Lakes, ponds, rivers, streams and wetlands that have a low salt concentration (usually below 1%) and serve as habitats are called freshwater ecosystems. The two major divisions of freshwater ecosystems are the lentic ecosystems and the lotic ecosystems.
Lentic ecosystems are those whose water is still, and are made up of ponds, marshes, ditches, lakes and swamps. These ecosystems range in size from very small ponds or pools that may be temporary, to large lakes. Lakes and ponds are broken down into three different zones, each with its own different society of organisms. The littoral zone is the one closest to the shore. Because these areas are shallow, light is able to reach to the bottom, making this warmest area. The abundance and diversity of plants and animals living in this zone are the food for the other, larger animals that reside there. Moving inward away from the shore, the limnetic zone still receives plenty of sunlight. This zone is very rich in microorganisms called plankton. The plankton that live here include plants (phytoplankton) and animals (zooplankton). As you get deeper into the limnetic zone, less light is present. Under the limnetic zone is and are that is much colder and denser region, known as the profundal zone. Here, there is little light that makes it all the way down. The result is that photosynthesis, or the process by which plants take energy from the sunlight and use it to create their own food, is less prominent. Lack of photosynthesis means the plants here die. The bottom area of the lentic ecosystems is the benthic zone. In this area, dead and decaying organisms fall from above, and are consumed by the bottom-dwelling animals.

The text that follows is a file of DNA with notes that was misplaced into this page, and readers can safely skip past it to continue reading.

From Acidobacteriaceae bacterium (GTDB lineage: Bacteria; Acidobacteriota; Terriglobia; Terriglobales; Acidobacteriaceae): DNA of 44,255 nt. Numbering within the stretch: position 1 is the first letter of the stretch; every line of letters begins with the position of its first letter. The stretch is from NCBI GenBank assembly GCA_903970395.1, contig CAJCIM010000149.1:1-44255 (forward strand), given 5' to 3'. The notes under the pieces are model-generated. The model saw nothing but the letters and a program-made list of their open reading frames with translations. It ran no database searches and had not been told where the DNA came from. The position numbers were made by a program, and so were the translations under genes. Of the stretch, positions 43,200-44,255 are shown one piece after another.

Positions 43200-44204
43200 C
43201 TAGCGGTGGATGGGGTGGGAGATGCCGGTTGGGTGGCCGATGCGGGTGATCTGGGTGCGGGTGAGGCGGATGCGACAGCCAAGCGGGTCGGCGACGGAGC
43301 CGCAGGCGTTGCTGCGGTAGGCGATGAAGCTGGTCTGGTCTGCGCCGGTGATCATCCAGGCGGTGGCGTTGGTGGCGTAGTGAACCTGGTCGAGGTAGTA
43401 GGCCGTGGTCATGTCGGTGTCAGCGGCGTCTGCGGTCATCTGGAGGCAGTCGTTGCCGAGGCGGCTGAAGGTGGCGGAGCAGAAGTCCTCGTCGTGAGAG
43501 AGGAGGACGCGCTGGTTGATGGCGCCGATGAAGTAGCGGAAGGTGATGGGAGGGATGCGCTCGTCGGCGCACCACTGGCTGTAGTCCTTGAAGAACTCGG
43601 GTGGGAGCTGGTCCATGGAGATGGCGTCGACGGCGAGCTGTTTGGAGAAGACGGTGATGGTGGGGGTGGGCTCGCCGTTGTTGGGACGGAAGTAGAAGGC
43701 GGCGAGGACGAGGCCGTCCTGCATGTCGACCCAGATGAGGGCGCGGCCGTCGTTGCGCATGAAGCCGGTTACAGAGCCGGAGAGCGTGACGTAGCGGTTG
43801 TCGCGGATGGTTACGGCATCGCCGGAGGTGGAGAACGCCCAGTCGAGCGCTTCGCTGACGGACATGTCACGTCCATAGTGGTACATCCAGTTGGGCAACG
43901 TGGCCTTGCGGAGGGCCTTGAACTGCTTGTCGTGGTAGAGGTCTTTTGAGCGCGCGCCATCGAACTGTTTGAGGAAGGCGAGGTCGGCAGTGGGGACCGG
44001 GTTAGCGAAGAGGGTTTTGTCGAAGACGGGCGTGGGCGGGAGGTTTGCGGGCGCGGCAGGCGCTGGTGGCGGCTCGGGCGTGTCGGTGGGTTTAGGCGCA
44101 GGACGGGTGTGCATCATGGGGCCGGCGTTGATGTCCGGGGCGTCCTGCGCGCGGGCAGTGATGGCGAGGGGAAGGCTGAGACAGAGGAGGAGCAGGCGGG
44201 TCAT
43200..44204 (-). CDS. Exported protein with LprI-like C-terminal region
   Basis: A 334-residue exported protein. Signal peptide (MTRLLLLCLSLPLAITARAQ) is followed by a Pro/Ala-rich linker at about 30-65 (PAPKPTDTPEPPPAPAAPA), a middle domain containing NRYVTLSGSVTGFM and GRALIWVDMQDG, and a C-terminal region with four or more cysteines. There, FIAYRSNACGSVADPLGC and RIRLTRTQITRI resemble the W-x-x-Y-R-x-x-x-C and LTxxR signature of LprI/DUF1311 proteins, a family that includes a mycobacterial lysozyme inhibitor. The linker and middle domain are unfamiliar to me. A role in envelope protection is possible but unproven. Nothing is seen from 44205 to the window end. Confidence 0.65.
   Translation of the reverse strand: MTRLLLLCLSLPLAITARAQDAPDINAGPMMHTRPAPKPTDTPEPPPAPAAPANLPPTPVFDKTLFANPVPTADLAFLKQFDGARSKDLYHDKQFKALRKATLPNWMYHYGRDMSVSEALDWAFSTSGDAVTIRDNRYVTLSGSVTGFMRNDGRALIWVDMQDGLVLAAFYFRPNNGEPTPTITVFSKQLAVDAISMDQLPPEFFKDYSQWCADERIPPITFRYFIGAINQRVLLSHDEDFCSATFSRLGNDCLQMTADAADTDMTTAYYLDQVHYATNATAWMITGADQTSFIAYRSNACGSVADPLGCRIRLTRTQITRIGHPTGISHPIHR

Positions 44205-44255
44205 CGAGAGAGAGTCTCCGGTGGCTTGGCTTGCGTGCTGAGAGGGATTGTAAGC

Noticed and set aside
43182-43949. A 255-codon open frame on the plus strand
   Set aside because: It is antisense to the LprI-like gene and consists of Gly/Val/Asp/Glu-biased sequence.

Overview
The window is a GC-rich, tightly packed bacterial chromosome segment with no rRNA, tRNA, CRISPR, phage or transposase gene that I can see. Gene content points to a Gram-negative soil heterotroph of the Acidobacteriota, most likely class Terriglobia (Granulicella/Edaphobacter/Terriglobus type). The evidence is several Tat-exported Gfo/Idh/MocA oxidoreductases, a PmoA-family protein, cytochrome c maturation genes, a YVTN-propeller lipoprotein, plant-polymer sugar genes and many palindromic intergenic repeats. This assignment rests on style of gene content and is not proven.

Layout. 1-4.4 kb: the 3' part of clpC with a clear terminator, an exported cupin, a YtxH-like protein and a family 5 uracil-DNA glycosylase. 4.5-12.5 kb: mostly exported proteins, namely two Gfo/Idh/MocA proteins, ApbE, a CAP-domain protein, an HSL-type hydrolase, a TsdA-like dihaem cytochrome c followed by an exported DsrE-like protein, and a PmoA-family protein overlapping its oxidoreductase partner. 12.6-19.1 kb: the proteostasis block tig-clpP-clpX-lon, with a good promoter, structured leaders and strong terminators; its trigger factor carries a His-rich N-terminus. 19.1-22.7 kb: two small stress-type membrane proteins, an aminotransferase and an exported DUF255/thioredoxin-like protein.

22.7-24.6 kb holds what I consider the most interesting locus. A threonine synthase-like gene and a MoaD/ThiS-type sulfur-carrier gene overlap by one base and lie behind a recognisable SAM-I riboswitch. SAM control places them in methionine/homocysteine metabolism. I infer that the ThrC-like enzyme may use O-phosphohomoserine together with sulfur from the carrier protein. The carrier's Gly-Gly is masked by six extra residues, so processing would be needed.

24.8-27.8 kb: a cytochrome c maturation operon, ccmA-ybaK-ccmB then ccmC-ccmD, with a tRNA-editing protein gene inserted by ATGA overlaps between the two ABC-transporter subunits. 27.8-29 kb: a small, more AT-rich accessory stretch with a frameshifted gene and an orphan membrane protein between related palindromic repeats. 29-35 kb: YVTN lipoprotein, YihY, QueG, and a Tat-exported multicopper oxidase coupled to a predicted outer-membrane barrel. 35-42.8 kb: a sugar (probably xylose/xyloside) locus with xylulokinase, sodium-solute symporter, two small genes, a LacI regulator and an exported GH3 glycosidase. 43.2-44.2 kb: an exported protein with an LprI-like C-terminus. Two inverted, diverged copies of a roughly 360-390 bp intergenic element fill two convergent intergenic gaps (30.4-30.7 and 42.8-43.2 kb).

Lotic ecosystems are characterized by flowing waters. Examples include rivers, streams, brooks and springs. Here, the oxygen level is higher due to the continually moving waters of the current and the water is clearer. The flow of the water is different depending on the area of a river or stream. This impacts what type of plants and animals can live in those areas.